Army officials, analysts and authors met Wednesday to try to improve the U.S. military's poor track record of predicting future conflict.
Maj. Gen. William Hix, director of strategy, plans and policy for the office of the U.S. Army's Deputy Chief of Staff G-3/5/7, said, "Prediction is fraught with danger," at the Atlantic Council's U.S. Army Futures Forum.
Throughout history, there have been many "sad examples" of the tendency of people to optimistically embrace the idea of decisive opening strikes and quick finishes for war, Hix said.
"Most often, those predictions have been hugely wrong and, in some cases, resulted in catastrophe," he said.
A large part of the problem is the failure to anticipate social and political change, as well as technology revolutions, Hix said, citing America's experience in the Civil War.
"Most of our officers were trained in Napoleonic methods, and we missed the fact that the industrial age was maturing," he said. "And the casualty rates that we suffered on both sides of our Civil War are indicative of the fact that we missed the importance of relatively small things like rifled muskets, artillery that fired indirectly, repeating arms, the railroad and the telegraph and what that meant to the speed of war at that time.
"Today, our failure to watch for those types of signals has led to strategic surprise in the Russian actions of Crimea," Hix said. "The Ukraine, in many respects, is a harbinger of future war ... and the long-term rise of China and the autonomy -- I think the world economic forum calls it the fourth industrial age -- suggests a potential shift in the character of war that is as profound and fundamental as the transition from the 19th to the 20th century."
Urbanization, speed, lethality, autonomy -- many things that used to be science fiction are rapidly becoming reality, and some of America's adversaries are moving quicker in these spaces than the United States, he said.
Unfortunately, the U.S. Army has a bad habit of failing to anticipate how advanced its adversaries are and then coming up short in the opening days of conflict, Hix said.
"Our record in the opening stage of most major conflicts we have been in has been poor," he said.
The U.S.' success in Operation Desert Storm is not the norm, Hix said, adding the normal experience is Kasserine Pass in North Africa -- a major defeat for the U.S. Army in 1944 during World War II.
"We have to learn what parts of war are going to come with us in the future, and what pieces we are going to have to discard, and what pieces we are going to have to embrace," he said.
But Ken Liu, author of "The Paper Menagerie, The Grace of Kings," cautioned against the tendency to rely on history to predict the future.
Mankind's addiction to stories and storytelling is often the reason why it fails to predict the future correctly, Liu said, describing this as a cognitive bias for the species.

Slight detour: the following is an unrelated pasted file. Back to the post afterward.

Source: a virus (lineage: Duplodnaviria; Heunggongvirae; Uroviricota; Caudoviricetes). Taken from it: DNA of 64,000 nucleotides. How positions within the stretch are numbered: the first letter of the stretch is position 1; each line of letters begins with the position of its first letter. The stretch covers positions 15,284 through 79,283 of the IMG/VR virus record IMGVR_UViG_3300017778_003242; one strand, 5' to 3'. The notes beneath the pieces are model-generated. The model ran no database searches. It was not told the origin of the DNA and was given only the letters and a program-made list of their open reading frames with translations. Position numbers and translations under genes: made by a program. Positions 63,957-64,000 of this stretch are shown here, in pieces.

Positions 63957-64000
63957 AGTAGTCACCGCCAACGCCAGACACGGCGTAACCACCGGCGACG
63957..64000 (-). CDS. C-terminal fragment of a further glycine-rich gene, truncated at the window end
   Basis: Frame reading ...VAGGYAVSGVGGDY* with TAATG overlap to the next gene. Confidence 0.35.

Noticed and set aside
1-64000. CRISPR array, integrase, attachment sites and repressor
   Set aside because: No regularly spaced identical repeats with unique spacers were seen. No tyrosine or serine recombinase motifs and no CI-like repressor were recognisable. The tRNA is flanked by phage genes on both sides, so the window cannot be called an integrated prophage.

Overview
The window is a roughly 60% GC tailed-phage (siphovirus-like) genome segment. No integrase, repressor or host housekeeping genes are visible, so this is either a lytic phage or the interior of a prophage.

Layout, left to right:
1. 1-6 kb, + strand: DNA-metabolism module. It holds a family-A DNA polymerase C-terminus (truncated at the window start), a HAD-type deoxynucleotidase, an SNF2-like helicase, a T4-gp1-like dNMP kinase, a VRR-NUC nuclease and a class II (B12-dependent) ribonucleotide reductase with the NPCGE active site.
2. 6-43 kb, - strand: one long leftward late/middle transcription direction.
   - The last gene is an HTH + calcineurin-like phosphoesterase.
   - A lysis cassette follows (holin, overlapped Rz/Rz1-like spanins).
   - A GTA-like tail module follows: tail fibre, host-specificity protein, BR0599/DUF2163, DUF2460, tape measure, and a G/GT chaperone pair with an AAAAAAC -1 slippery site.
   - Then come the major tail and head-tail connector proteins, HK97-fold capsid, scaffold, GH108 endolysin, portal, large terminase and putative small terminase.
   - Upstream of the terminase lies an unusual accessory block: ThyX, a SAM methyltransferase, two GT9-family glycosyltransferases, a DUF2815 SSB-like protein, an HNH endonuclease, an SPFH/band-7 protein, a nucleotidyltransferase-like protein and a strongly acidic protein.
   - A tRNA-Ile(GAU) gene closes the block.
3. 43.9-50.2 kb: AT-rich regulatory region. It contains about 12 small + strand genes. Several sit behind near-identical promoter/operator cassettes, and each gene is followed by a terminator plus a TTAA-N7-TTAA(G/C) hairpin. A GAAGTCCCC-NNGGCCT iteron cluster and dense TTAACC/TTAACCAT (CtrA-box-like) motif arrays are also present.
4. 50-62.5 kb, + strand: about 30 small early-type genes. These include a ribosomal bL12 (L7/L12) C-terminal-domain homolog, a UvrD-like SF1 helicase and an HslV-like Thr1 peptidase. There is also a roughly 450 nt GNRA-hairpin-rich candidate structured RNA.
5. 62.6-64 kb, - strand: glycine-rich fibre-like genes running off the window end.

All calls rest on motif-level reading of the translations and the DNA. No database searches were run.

"We literally cannot understand the world as it is; we understand the world [by] making a story out of it," he said. "The universe is irreducibly random, but we cannot seem to accept that, so we have to construct a narrative about why things are happening."
Liu, a science-fiction author, has made a study of this with a particular focus on why most sci-fi authors "have been terrible at predicting the future."
"We have a tendency to do the following: When you are in the moment, when you are looking toward the future, the reality is -- for any problem that you are trying to solve -- there are multiple teams round the world trying to tackle that from multiple directions, and the possibilities for the future are endlessly open," he said, citing the history of touch screen interfaces, a technology the world has been trying to perfect since the 1960s.
"In the moment, when you are looking forward, it is very hard to know which of these approaches will succeed and dominate the future," Liu said. "The problem is, once you are past that point and you are looking backward -- the iPhone came out, it is very tempting, almost inevitable for everybody who lived in this situation to construct a narrative for why that particular breakthrough was inevitable. This is the way history is written.
"We like to tell history as a series of stories of plots, of causes and effects, of inevitable lines of evolution," he said.
When humans look backward, it is very easy to construct a narrative saying, "Why did everyone else miss that this was the only path that could have succeeded?" he added.
"That is not true," Liu argued. "Actually, history is all of these random reasons why one particular approach succeeded over others, and it's very, very tempting to say, 'We should be able to predict the future because if you look at the past there is a clear narrative about why we ended up here.' "
-- Matthew Cox can be reached at firstname.lastname@example.org.